A decision framework for coastal infrastructure to optimize biotic resistance and resilience in a changing climate

Mariana Mayer-Pinto, Katherine A. Dafforn, Emma L. Johnston

    Research output: Contribution to journalReview article

    Abstract

    Coastal ecosystems are under growing pressure from human activities such as pollution and climate change. Although the rapidly growing numbers of humans living in coastal areas is a large part of the problem, there is great opportunity to improve the resistance and resilience of biotic communities via creative changes to the engineering design of built infrastructure. Here, we apply ecological theories to create a framework for adaptive building in marine systems that can be applied by managers worldwide. We explain how climate effects could be mitigated across different spatial scales with both physical and biological interventions. This requires an approach based on ecological theory that incorporates our understanding of how systems withstand (resistance) or recover (resilience) from impacts and takes into account future local and global environmental conditions. By translating ecological theory into practical application, we propose a framework for the choice and design of coastal infrastructure that can underpin effective, forward-looking conservation strategies.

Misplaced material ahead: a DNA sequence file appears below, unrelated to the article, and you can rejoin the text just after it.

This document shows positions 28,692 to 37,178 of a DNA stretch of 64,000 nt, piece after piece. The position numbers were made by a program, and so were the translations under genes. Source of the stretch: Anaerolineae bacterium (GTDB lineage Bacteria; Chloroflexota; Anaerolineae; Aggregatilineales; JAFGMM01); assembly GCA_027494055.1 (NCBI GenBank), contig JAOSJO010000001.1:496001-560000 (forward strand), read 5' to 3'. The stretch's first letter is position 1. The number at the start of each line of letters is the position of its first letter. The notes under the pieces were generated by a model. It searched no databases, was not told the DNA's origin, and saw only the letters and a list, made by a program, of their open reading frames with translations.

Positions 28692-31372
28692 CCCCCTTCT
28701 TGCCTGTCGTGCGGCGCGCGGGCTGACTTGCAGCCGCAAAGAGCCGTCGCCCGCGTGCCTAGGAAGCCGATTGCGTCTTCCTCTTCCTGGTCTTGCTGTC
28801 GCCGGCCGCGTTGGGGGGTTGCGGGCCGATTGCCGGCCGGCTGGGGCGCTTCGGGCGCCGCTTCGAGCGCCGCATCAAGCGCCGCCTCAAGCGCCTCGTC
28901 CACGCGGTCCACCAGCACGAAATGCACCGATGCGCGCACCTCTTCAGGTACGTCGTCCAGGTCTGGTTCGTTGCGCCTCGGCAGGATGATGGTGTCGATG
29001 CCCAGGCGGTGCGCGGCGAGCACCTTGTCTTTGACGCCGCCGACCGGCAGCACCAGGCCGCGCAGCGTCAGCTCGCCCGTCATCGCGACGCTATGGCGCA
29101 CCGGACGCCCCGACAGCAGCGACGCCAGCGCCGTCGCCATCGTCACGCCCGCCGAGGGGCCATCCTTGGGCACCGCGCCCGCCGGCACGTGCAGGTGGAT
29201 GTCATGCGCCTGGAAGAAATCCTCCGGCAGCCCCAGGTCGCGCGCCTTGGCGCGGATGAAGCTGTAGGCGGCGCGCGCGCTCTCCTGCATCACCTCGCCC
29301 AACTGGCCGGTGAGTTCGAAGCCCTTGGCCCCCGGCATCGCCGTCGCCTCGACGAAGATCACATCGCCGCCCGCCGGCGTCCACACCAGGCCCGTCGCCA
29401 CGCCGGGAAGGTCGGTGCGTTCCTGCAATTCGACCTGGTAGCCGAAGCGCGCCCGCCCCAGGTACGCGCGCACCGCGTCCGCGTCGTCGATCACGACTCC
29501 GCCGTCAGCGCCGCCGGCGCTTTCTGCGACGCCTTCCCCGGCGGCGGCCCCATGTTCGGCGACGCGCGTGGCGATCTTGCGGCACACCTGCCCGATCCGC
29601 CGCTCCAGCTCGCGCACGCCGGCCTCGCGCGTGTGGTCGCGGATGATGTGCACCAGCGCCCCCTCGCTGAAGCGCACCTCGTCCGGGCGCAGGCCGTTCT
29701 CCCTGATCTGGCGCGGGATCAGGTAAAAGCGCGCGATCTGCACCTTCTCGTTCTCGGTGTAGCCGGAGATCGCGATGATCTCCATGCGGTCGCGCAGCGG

Original languageEnglish
    Pages (from-to)833-843
    Number of pages11
    JournalBioScience
    Volume69
    Issue number10
    DOIs
    Publication statusPublished - Oct 2019

    Keywords

    • climate change
    • eco-engineering
    • infrastructure
    • latitudinal gradient
    • marine communities
    • urbanization

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